Much has been said about China’s air pollution dilemma, with smog so thick in many urban areas that simply getting to and from work can pose a health hazard. Less has been written about the pollution of China’s water. In fact, water pollution in China is at least as bad – so severe that it has been proven to cause gastrointestinal and other types of cancer in some villages. Although these “cancer villages” have been around since the nineties, the government only recently recognized their presence. Many times in these cases, the pollution is caused by chemical dumping from nearby factories.
Dumping of industrial chemicals, agricultural waste, and urban wastewater has contaminated China’s water resources such that over half of all rivers in the country are unsafe for human contact. About 70 percent of the water pollution nationwide comes from agriculture, particularly runoff from fertilizers, pesticides, and animal waste. The presence of heavy metals in seafood and rice has become increasingly common, passing on water contamination to the food supply. At the same time, while most water use comes from the agricultural industry in rural areas, poor households in the same areas find themselves increasingly disadvantaged when it comes to securing clean water. For these households, clean water has become progressively scarcer.
The main problem with China’s environmental control system has been one of enforcement. Water resource management involves many government institutions and insufficient coordination among them. What is more, local officials, who have been required to support local enterprises, have also had to uphold environmental laws. Because of the emphasis on generating GDP, the environment has been seriously neglected. Decentralization has led to taking into account the economic needs of the local area or province only. Decentralization of the coastal zone has also led to inattention to environmental needs. China’s coastline is extensive, divided into twelve units that are administered by separate bodies. Because of a lack of coordination and a beggar-thy-neighbor attitude, residents of these provinces have suffered as the environment has grown steadily worse.
China’s new Environmental Protection Law will take effect on January 1, 2015, and will address air, water and soil pollution, providing authorities with more power of enforcement than they previously possessed. Authorities will have the ability to hold regular violators for up to 15 days and to impose larger fines on polluters, while legally registered civil society organizations will be allowed to initiate litigation in the name of the public interest. Local governments will also be required to release information on pollution. This will replace the previous Environmental Protection Law and act alongside the existing Water Law of 2002 and the Water Pollution Prevention and Control Law of 1984. The new legal framework may help to reduce pollution to some degree, although the relationship between local government and local business will most likely continue to prevent any significant reduction in pollution.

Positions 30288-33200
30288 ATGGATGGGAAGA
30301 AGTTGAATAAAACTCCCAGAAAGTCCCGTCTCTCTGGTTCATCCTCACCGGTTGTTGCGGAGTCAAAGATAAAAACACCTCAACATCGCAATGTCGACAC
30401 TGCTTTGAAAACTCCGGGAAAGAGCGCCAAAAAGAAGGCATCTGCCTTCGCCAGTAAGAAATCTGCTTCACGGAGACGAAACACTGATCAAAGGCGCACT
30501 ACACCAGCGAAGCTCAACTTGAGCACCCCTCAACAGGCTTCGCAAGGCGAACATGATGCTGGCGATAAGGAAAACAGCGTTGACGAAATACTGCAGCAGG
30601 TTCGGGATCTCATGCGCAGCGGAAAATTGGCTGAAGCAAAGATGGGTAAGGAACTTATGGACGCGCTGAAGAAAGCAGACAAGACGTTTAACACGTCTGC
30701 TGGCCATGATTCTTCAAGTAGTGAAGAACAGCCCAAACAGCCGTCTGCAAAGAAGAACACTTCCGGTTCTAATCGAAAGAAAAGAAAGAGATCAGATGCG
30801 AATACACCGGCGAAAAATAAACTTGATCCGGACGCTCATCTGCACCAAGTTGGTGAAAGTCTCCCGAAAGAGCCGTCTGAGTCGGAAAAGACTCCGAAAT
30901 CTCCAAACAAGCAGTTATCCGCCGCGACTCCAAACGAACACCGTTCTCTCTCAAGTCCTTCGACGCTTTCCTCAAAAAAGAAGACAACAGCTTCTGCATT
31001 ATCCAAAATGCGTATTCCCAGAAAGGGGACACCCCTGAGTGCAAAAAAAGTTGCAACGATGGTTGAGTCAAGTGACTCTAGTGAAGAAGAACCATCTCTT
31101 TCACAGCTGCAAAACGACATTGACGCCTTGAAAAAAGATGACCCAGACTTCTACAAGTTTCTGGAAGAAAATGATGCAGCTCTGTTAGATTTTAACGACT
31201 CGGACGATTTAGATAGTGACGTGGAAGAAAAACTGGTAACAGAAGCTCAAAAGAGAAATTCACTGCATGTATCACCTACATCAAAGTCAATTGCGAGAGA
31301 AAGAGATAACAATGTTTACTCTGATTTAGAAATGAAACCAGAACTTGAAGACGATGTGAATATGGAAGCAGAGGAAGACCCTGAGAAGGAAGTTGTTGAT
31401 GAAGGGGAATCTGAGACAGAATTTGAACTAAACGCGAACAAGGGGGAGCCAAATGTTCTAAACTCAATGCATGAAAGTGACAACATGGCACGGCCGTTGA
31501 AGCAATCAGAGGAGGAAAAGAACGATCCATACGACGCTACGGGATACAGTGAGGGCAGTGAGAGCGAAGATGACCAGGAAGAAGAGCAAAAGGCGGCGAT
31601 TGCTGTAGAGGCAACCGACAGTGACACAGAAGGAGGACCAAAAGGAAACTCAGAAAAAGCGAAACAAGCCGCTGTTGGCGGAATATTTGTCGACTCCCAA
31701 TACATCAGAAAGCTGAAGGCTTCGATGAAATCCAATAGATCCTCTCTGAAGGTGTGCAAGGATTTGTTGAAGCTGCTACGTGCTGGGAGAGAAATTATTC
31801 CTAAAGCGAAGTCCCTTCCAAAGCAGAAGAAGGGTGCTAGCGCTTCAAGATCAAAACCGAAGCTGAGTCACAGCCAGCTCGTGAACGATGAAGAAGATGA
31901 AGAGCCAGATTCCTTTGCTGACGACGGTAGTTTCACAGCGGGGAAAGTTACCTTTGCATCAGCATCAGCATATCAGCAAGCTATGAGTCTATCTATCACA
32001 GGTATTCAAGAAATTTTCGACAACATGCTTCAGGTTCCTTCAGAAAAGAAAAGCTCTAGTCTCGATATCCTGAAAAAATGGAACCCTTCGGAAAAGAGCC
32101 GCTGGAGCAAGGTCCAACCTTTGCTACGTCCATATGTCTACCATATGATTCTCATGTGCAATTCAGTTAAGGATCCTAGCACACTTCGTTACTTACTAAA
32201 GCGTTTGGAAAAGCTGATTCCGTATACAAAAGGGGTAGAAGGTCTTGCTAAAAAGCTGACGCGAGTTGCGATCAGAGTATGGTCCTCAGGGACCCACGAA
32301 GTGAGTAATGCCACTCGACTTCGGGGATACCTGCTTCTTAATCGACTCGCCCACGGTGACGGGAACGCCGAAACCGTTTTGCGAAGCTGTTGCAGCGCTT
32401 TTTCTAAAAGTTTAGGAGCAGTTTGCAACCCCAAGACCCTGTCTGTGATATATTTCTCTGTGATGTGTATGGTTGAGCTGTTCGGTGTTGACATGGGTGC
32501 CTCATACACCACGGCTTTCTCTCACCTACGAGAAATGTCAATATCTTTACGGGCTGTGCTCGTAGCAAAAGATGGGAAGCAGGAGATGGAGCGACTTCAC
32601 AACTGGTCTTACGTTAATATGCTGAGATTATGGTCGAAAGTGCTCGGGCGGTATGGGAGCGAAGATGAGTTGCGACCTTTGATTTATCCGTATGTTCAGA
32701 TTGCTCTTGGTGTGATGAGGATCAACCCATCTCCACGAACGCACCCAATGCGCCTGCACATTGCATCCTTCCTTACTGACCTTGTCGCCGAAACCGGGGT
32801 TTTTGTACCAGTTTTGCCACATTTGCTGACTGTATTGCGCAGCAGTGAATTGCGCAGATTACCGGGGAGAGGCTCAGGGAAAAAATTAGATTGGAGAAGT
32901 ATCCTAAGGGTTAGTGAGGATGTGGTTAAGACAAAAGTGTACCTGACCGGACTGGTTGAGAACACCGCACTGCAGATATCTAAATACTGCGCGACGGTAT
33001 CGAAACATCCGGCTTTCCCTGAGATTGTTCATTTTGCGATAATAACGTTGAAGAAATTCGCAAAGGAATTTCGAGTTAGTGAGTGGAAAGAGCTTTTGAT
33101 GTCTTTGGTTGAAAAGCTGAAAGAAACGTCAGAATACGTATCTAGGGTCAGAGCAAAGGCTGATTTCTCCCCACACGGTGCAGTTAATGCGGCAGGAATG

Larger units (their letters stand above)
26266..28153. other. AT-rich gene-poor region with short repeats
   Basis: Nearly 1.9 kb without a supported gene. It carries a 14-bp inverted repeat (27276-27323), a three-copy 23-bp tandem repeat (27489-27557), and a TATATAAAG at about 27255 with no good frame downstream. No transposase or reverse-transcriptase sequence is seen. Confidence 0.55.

The water pollution problem is grave, particularly given the growing scarcity of water resources. Surface and groundwater depletion are on the rise, while drought has increased in some regions. Northern China lacks adequate water, especially considering its large population. At the same time, water use efficiency is low, and there are no restrictions on water demand. Low water use efficiency is perpetuated by a system of insufficiently clear water rights. Lagging implementation of sewage and water infrastructure leads to inefficiently used and polluted water being dumped directly into the environment rather than receiving proper treatment first.
The problems associated with water pollution in China are institutional and cannot be sufficiently addressed until the underlying institutional issues are changed. The water rights regime needs to be improved, water efficiency encouraged, and environmental enforcement recentralized. Environmental agencies at the top need to be more strongly empowered. Without these improvements, Chinese citizens will continue to exist in an underdeveloped nation no matter how wealthy they become. It is the burden of the state, after all, to provide public goods such as clean water and clean air.
There is hope that China’s “War on Pollution,” declared at the National People’s Congress this past March, will eliminate some of the worst water pollution. The National Development and Reform Commission has announced that it will address agricultural pollution this year. In addition, RMB2 trillion ($330 billion) has been pledged to tackle water pollution. The best that the leadership could do would be to ensure proper incentives for economic agents not to pollute. They must be aware of the fact that they cannot win the war on pollution without fundamentally changing how the war is fought and who is leading the battles. With climate change settling in, the stakes are high and the pressure is immense; time is running out.
Follow Sara Hsu on Twitter @SaraHsuChina.